Equitable Briefing Policy

Gilshenan & Luton is committed to fair and equitable practises in the course of its legal practice.  We are a signatory to the Law Council of Australia's Equitable Briefing Policy

The goal of the policy is to promote equity and diversity across the legal profession, by encouraging law firms like ours to make all reasonable endeavours to brief female barristers with relevant seniority and expertise in their relevant practice area.  

The policy does not undermine a client's right to select the barrister of their choice but seeks to ensure that an appropriately diverse range of counsel is considered for each prospective brief. 

We are proud to adopt this policy as one tangible way of encouraging and reflecting an appropriately diverse and inclusive workplace.

Latest Articles

Charged with “being in charge of a motor vehicle while under the influence of liquor or a drug”

What does it mean to be ‘in charge’ of a motor vehicle?

In this interesting drink driving case, the court found the defendant not guilty of driving under the influence where he was found asleep in the driver’s seat with the engine running.
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New casual employee definition inserted into the Fair Work Act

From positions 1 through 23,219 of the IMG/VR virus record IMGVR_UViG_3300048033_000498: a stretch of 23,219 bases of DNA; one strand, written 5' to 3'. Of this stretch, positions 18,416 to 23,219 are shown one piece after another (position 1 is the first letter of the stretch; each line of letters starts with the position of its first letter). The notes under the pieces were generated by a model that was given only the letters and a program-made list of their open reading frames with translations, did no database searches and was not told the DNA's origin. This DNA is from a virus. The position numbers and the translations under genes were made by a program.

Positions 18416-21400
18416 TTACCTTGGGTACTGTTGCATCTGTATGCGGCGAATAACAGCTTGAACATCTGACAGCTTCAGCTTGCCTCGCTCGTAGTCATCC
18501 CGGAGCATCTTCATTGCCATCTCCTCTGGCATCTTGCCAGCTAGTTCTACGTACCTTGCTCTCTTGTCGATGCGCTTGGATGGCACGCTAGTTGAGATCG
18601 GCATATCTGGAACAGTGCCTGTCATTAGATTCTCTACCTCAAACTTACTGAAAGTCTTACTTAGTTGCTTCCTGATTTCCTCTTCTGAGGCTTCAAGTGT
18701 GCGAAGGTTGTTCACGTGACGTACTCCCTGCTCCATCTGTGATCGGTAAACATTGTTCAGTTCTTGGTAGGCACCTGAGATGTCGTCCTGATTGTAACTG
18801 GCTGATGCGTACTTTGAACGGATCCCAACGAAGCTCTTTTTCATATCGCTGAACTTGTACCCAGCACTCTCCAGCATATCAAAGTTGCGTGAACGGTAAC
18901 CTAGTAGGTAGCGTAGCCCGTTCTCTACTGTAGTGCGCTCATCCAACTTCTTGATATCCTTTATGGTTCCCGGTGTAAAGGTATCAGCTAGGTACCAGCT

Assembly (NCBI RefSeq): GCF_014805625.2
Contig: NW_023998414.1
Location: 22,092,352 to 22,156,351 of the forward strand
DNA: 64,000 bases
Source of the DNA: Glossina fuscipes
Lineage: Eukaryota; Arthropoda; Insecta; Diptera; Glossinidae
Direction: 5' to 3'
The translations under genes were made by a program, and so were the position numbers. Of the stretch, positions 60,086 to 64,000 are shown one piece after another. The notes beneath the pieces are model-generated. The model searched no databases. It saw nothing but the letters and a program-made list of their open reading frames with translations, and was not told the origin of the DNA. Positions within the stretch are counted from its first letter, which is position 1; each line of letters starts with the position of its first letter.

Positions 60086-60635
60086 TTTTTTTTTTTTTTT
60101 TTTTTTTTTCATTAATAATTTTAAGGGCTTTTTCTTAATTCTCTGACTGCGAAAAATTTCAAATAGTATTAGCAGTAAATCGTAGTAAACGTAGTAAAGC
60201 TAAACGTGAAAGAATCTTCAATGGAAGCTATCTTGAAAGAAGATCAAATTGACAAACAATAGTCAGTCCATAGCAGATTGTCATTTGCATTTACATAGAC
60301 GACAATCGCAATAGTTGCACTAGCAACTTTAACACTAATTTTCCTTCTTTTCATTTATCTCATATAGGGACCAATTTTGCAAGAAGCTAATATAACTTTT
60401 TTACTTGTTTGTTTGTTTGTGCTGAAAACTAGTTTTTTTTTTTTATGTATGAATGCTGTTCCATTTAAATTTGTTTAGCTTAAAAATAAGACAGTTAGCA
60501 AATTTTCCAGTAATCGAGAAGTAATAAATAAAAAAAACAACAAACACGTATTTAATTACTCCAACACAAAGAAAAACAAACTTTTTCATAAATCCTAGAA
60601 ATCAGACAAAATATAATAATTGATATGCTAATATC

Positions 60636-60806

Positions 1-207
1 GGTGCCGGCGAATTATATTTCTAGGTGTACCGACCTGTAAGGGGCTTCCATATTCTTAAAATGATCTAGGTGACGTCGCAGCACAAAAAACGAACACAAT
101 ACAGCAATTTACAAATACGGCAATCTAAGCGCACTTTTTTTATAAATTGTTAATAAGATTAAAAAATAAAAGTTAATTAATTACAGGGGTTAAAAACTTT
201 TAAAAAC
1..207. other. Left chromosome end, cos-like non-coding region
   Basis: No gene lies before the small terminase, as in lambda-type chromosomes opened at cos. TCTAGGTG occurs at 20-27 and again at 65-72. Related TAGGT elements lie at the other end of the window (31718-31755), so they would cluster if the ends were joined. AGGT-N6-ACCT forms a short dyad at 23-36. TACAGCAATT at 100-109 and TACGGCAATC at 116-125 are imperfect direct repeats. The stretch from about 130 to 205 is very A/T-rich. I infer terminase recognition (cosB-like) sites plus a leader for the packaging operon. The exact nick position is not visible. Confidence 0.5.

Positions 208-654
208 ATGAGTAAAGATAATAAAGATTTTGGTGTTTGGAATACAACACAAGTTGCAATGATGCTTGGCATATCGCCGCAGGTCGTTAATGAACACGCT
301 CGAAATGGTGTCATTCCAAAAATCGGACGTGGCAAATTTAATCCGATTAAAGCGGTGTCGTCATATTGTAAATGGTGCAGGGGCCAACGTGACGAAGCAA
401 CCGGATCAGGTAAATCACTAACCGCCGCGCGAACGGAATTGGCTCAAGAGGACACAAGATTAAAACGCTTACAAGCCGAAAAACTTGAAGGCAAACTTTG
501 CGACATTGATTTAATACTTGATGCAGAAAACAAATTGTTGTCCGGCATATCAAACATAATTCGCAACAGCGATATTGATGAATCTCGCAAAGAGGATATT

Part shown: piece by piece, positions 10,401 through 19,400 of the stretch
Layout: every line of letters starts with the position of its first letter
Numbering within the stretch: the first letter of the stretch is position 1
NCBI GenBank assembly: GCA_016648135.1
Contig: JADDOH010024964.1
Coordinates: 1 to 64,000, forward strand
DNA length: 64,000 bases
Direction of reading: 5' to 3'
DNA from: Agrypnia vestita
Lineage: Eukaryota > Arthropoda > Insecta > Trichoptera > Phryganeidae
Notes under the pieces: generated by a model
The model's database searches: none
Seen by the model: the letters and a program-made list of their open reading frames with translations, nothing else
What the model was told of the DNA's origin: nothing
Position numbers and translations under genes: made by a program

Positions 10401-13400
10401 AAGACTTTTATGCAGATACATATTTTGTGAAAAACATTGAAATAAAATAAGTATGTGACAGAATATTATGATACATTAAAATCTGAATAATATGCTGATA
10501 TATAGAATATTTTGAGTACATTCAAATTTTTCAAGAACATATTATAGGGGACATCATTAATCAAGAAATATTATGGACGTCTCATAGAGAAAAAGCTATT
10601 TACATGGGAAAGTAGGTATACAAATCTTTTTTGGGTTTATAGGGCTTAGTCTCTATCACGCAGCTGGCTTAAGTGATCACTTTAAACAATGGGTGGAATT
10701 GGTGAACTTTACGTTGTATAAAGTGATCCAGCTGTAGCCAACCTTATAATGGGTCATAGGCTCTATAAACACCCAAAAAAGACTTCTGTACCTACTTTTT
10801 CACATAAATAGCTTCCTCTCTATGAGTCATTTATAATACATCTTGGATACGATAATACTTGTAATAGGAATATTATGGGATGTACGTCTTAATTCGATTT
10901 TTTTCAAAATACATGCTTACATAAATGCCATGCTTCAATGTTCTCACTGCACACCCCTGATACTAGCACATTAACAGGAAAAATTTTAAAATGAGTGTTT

The impact of the casual employee definition for employers and employees

On 4 August 2021 the High Court finally delivered its decision in WorkPac Pty Ltd v Rossato & Ors, bringing clarity to the meaning of ‘casual employee’.
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Strict new laws apply to Queensland drivers from 26 July 2021, relating to the use of mobile phones and seatbelts.

Higher penalties: mobile phone use and seatbelt laws in Queensland

As of 26 July 2021, even stricter laws apply to Queensland drivers relating to the use of mobile phones and seatbelts. The changes to the law include increased penalties and more enforcement of the rules.
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The role of guardians and attorneys in criminal law proceedings

The role of guardians and attorneys in criminal law proceedings

Important changes to the law surrounding guardians and attorneys were introduced in November 2020 which now expressly provides that a guardian or an attorney cannot enter a plea in a criminal proceeding on behalf of another individual.
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